Thingish Things

Triple Crown Courage

Written By: William F. B. O'Reilly - Apr• 28•11

Legendary Horse Racing Announcer Tom Durkin

The first time I heard of it, it was being called Mackey Sasseritus. Now it’s simply called Mackey Sasser Syndrome.

It was named after New York Mets catcher Mackey Sasser, who after many successful years in Major League Baseball, inexplicably began double clutching the baseball before  throwing it to second when a base runner was trying to steal the bag. I watched the Mets nightly in those days, so I knew Sasser and his talents well. He had a gun for an arm.

But then he started doing this weird double pump for no apparent reason. He would begin his throwing motion, and instead of releasing the ball, he would re-cock his arm, and then throw it. That one-second delay was enough for the slowest base stealer to take second standing up.

I remember Ralph Kiner in the broadcast booth — and every viewer watching — totally perplexed by it, flummoxed.  But Sasser couldn’t stop doing it. Night after night, he double-pumped that ball and opposing runners stole bases off him. It ended his career.

Similar things have happened to other ball players — Chuck Knoblauch, Steve Blass, and Steve Sax for a time.  Players with near perfect physical control, who had been throwing baseballs since they were boys, would suddenly be unable to throw accurately to another player 10 or 15 feet away.  No one could figure out exactly why, although it was clear it was anxiety-based. Some type of panic trigger was misfiring.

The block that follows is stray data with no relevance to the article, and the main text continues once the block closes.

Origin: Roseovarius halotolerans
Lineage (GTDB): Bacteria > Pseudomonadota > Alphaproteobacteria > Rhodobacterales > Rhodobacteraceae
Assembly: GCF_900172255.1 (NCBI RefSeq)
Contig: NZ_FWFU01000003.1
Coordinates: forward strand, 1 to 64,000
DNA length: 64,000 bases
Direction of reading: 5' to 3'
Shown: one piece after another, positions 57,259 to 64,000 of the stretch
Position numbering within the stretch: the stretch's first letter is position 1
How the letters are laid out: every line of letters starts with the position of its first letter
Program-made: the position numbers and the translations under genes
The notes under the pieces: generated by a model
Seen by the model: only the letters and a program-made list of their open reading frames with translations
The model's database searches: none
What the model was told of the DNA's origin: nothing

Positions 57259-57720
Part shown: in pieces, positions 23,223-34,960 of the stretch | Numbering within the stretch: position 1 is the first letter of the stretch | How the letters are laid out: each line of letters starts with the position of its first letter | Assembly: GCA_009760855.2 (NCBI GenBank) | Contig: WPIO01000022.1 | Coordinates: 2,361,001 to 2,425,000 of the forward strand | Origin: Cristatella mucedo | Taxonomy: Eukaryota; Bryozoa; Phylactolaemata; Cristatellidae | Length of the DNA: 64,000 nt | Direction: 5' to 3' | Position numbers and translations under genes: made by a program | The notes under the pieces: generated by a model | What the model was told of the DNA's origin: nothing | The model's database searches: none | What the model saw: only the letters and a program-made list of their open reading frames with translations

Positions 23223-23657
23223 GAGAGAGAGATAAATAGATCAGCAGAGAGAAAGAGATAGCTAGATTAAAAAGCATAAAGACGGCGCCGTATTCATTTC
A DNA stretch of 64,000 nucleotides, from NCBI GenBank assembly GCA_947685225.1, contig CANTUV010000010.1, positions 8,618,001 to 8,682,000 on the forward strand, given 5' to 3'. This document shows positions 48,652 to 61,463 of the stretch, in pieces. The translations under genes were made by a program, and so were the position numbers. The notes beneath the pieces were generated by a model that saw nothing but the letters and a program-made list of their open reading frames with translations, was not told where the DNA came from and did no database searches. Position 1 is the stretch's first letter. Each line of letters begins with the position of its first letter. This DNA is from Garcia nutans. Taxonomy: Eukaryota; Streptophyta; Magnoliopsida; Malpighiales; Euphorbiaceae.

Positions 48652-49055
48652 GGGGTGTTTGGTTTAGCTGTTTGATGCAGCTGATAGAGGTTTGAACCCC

Today, we read in The New York Times that legendary horse race caller Tom Durkin has pulled himself off the Triple Crown desk. Durkin, just 60, has called the last 30 Triple Crown races. He is a master. But debilitating panic attacks surrounding the big races have spiritually flattened him, and he has decided to call it quits.  He’ll continue calling races; just not the big ones.

I am hugely empathetic to Durkin because panic attacks flattened me in my 20’s and 30’s. I had no idea what they were at the time. They came out of nowhere and crushed my confidence to an extent impossible to describe here.  A kid who would hang off the top branches of a tree by his feet to be funny, couldn’t stand in bank lines 15 years later. Cuckoo stuff. Any bluster I once had was pounded out of me. Mercifully, they went away in time, and I gained a good dose of humility from the experience.

Durkin’s voice won’t be heard at Churchill Down’s this year, but his bravery in speaking publicly about the reason will resonate for years, at least with me.



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  1. Me says:

    Lovely post, Billy. But stop giving in to Betsey Bullying!



  2. Billy says:

    I need a grammar defender! I didn’t exactly listen in school.

  3. Your Friend says:

    I love this piece. Of course, I remember Mackey well, can still see his arm doing the double-take, sometimes even a triple-take if I recall. Since I’ve been watching the Mets vs. Nats games for the last couple of nights, I’m being repeatedly reminded of another great story along these lines, that of Rick Ankiel. I’m sure you recall Ankiel helping the Mets lock up the division in 2000 by uncorking a series of wild pitches while he was with the Cardinals. He never figured out how to fix the wildness issue, despite years of trying in the minors. But in a testament to his extraordinary athletic skills, he returned to the majors as a power-hitting outfielder and now starts in center for the Nats. That’s a pretty amazing story.

    Here’s another about using speech patterns to predict success among NFL quarterbacks. I’m dying to know who the land mine in the pending draft is. Enjoy.

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